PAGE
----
Pete Seeger: The Smithsonian Folkways Collection To Be Released May 3 On What Would Have Been Seeger’s 100th Birthday

Smithsonian Folkways is proud to announce the upcoming release of Pete Seeger: The Smithsonian Folkways Collection, a career-spanning anthology of one of America’s most quintessential, celebrated, and influential musicians. Featuring classic recordings, 20 previously unreleased tracks, historic live performances, and special collaborations, this set encompasses over 60 years of Pete’s Folkways catalog, including 6 CDs and a 200-page extensively annotated and illustrated 12 x 12” hardbound book. The collection will be available May 3rd, on what would have been Pete Seeger’s 100th birthday. Smithsonian Folkways will be organizing and sponsoring Pete Seeger centennial events around the country throughout 2019, which will be announced soon.

Seeger collaborated with and amplified the voices of artists of color, working people, and impoverished Southern communities, voices which would not have otherwise reached a mass American audience in the early years of his career. His political activism, both through and outside of music, positioned him as a trailblazer, a guiding light for subsequent generations of individuals fighting for their beliefs through art. Though he faced career setbacks, he remained a vital force in folk music and activism for many decades until his death in 2014. During tumultuous and volatile times, through many human rights and environmental struggles, Seeger chose a life of principle and bravery. With his wife, Toshi, he forged a radical path long before independent art was ever considered a career option by most.

Pete Seeger: The Smithsonian Folkways Collection was produced by Jeff Place and Robert Santelli, the same team who produced the acclaimed box sets Woody at 100 and Lead Belly: The Smithsonian Folkways Collection, rounding out a trilogy commemorating three of Folkways’ most iconic recording artists. Featuring photos and stories from all eras of Seeger’s life, from his first recording sessions with Folkways founder Moses Asch to performing at Barack Obama’s presidential inauguration, the set contextualizes the songs and provides valuable insight into the personality that created this classic music.

Seeger’s most iconic songs included helped to define a generation and have become unquestionable standards in today’s folk landscape. “If I Had A Hammer” became one of the most recognizable songs of resistance of the mid-20th century. Co-written by Seeger and his longtime collaborator Lee Hays, he originally performed the song with The Weavers, often at political rallies, and it remained a staple in his live performances. It is a testament to Seeger’s foundational influence that this song was performed by Peter, Paul and Mary alongside Dr. Martin Luther King at the 1963 March on Washington. The Smithsonian Folkways Collection includes many other recordings of the political anthems that came to define his legacy, including earlier labor songs “UAW-CIO”, as well as “Black and White”, which highlights the landmark civil rights Supreme Court case Brown v. The Board of Education, and the collection’s closing number “One Grain of Sand”, a meditation on the idea that millions of small actions can add up to great change.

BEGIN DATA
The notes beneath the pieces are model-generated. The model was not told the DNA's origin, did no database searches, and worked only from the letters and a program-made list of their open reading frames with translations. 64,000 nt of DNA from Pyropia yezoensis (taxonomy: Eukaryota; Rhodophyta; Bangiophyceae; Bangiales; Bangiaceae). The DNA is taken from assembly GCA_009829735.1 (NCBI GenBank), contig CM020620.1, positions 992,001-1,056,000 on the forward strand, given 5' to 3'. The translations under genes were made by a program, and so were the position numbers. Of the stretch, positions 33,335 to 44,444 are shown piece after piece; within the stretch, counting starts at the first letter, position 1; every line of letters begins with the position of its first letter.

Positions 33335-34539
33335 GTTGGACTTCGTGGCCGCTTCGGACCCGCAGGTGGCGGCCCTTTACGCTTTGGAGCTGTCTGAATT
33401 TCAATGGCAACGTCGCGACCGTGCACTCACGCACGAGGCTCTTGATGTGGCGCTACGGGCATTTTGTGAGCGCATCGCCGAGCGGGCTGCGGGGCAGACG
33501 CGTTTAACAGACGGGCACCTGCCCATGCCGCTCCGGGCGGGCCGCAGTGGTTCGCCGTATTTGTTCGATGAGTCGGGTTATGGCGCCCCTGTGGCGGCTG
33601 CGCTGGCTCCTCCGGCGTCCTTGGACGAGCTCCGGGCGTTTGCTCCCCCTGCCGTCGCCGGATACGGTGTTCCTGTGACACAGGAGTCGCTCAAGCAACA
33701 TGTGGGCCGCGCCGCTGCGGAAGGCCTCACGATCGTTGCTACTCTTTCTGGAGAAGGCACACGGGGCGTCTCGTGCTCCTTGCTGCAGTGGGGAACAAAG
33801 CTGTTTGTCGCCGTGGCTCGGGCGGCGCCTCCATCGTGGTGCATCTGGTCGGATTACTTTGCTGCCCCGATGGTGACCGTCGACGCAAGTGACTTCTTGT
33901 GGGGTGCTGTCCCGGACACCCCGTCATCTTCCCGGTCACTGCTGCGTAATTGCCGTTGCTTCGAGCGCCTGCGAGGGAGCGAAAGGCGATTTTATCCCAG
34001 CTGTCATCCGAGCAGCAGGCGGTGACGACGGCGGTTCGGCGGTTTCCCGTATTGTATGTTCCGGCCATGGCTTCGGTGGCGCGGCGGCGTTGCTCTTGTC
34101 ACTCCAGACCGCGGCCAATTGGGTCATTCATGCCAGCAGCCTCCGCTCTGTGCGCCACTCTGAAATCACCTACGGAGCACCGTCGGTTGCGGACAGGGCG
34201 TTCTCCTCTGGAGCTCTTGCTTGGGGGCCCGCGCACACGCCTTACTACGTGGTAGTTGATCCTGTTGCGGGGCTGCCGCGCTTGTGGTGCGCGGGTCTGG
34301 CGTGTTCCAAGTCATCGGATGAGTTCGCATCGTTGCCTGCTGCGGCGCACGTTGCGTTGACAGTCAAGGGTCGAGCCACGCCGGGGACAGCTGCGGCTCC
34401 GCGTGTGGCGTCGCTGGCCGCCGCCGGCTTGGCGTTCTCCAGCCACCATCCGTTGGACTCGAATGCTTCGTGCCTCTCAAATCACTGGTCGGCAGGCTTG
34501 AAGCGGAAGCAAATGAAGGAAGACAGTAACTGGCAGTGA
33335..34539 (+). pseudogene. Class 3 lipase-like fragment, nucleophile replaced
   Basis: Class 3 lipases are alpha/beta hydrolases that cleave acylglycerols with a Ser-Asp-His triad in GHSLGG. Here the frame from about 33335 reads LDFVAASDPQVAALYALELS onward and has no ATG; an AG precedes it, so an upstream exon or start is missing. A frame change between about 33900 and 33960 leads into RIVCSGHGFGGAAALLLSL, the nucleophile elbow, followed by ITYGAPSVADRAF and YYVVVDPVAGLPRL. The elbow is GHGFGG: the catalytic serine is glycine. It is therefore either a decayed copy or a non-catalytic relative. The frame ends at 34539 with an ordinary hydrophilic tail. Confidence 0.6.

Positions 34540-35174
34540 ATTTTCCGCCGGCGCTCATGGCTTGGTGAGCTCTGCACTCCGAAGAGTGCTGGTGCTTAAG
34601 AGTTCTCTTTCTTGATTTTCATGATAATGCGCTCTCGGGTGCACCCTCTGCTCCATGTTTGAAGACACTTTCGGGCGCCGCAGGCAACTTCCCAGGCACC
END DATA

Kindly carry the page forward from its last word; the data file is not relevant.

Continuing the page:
Seeger’s dedication to international folk song is also demonstrated in the collection. From the Israeli “Tzena, Tzena, Tzena” to several songs from the South African movement against apartheid, global songs, many of which were collected during Seeger’s time in the military, are interspersed here amongst his many labor anthems. Seeger was also passionate about African American folk music, and the collection includes a version of “Kumbaya,” the seminal black spiritual, sung by Seeger and Piedmont blues musician Sonny Terry at Carnegie Hall, as well as other songs with roots in the African American community such as “Didn’t Old John Cross the Water” and “Michael, Row the Boat Ashore.” Seeger’s embrace of African American music and performers was radical during this time and a testament to the forward thinking, intersectional nature of his music and philosophy.

The American musical cannon was profoundly influenced by Seeger’s expansive career. He brought countless songs now considered to be folk standards to the forefront of American musical culture, as demonstrated by this collections inclusion of “Barbara Allen”, later recorded by the Everly Brothers, Bob Dylan, as well as “Kisses Sweeter Than Wine”, which was covered by both Jimmie Rodgers and Bonnie Raitt. Over the past half century his songs have also been performed by Bruce Springsteen, Jackson Browne, The Byrds, and many other giants of popular music.